The Ninth Circuit recently held that the Children’s Online Privacy Protection Act, which gives the Federal Trade Commission authority to regulate the online collection of personal information from children under the age of 13, does not preempt consistent state law, potentially increasing the risk of class action litigation based on alleged COPPA violations. See Jones
Amy Heath focuses on complex commercial litigation and class actions. She has handled matters involving contract, privacy, consumer protection, fraud, unfair competition, and intellectual property claims. She also has experience with internal investigations. Before practicing law, Amy served as an intelligence analyst.
Fourth Circuit Holds Statements About Importance of Data Security Not Actionable
In a new post on the Inside Class Actions blog, our colleagues discuss a recent Fourth Circuit opinion holding that statements about the importance a company places on data security are not actionable following a data breach. The case, In re Marriott International, Inc., — F.4th —-, No. 21-1802 (4th Cir. Apr. 21…
Illinois Supreme Court Rules Workers’ Compensation Act Does Not Bar BIPA Liquidated Damages Claims
On Thursday, the Illinois Supreme Court unanimously ruled in McDonald v. Symphony Bronzeville Park LLC that the exclusivity provisions of the state’s workers’ compensation statute do not preclude liquidated damages claims under the Biometric Information Privacy Act. The decision narrows the defenses available to employers facing employment-related BIPA claims.
Illinois’s Workers’ Compensation Act generally provides the exclusive means by which an employee can recover against an employer for a work-related injury and requires such claims to be adjudicated before the Illinois Workers’ Compensation Commission, subject to several exceptions. One of those exceptions is for injuries that are not compensable under the Workers’ Compensation Act. At issue in McDonald was whether an alleged employment-based BIPA violation—here, the alleged use of a fingerprint-based timekeeping system without the required disclosures or consent—was the type of injury covered by the Workers’ Compensation Act.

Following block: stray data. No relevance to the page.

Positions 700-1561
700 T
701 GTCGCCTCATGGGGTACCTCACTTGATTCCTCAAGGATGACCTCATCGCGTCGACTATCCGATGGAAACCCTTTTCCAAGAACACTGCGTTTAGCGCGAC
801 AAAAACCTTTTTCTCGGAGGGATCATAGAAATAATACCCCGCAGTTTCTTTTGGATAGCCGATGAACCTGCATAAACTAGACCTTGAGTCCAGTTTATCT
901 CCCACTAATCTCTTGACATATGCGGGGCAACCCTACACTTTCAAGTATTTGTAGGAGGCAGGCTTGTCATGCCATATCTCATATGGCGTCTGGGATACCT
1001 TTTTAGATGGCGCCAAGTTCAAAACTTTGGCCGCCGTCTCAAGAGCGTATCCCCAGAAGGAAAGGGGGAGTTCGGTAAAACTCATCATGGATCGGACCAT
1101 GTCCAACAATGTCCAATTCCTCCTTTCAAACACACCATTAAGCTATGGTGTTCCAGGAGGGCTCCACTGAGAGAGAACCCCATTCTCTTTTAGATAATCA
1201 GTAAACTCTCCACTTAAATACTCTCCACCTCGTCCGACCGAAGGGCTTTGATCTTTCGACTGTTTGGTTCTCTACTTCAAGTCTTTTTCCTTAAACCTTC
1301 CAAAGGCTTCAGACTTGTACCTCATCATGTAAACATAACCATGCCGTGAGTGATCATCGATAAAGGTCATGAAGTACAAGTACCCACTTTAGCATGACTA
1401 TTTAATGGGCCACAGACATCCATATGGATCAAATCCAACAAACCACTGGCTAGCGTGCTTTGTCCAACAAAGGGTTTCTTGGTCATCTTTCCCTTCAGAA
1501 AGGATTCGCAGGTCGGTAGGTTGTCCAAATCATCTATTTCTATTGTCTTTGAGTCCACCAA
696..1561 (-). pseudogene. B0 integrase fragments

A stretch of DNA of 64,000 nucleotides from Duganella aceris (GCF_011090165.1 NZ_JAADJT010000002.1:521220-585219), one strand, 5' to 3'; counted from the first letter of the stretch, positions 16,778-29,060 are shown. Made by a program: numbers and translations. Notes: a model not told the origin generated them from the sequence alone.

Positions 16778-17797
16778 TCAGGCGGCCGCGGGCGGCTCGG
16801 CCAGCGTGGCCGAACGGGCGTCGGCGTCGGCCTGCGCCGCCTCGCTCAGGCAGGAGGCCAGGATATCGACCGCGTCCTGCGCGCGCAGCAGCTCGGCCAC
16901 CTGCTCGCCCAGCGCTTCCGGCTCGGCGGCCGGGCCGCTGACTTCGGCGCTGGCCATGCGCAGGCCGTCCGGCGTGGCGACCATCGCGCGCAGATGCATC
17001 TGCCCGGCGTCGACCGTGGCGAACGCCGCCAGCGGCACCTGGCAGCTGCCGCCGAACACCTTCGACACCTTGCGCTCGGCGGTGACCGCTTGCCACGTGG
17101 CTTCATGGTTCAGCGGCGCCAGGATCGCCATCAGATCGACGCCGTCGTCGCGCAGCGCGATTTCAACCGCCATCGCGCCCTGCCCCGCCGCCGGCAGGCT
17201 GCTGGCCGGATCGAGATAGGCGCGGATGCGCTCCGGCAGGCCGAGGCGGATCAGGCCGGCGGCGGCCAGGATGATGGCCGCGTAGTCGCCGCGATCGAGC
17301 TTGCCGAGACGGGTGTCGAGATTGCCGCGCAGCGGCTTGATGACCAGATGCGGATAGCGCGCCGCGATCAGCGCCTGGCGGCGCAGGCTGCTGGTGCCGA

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Ninth Circuit Affirms Approval of Injunctive Relief and Cy Pres Settlement of Google Street View Privacy Claims
Last week, in a decision that confirms the viability of cy pres settlements in privacy class action cases, the Ninth Circuit affirmed approval of a class action injunctive relief and cy pres-only settlement in In re Google Inc. Street View Electronic Communications Litigation, No. 20-15616, 2021 WL 6111383. The case featured Wiretap Act claims based on Google Street View vehicles’ collection of “payload data,” including emails, passwords, and documents that Internet users transmitted over unencrypted Wi-Fi networks.
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California Federal Court Adopts Narrow Reading of Telephone “Instrument” Under the California Invasion of Privacy Act
Last year, Apple’s iOS14 incorporated a new feature notifying users when an app copied from the iPhone’s clipboard. The feature resulted in media scrutiny for a number of well-known apps, some of which faced putative class action lawsuits as a result. A court in the Eastern District of California recently dismissed one such suit, Mastel v. Miniclip SA, No. 2:21-cv-00124 (E.D. Cal.). In that decision, the court rejected a broad interpretation of telephone “instrument” under the California Invasion of Privacy Act (“CIPA”), concluding that non-telephonic smartphone functionality does not constitute a telephone instrument.
Continue Reading California Federal Court Adopts Narrow Reading of Telephone “Instrument” Under the California Invasion of Privacy Act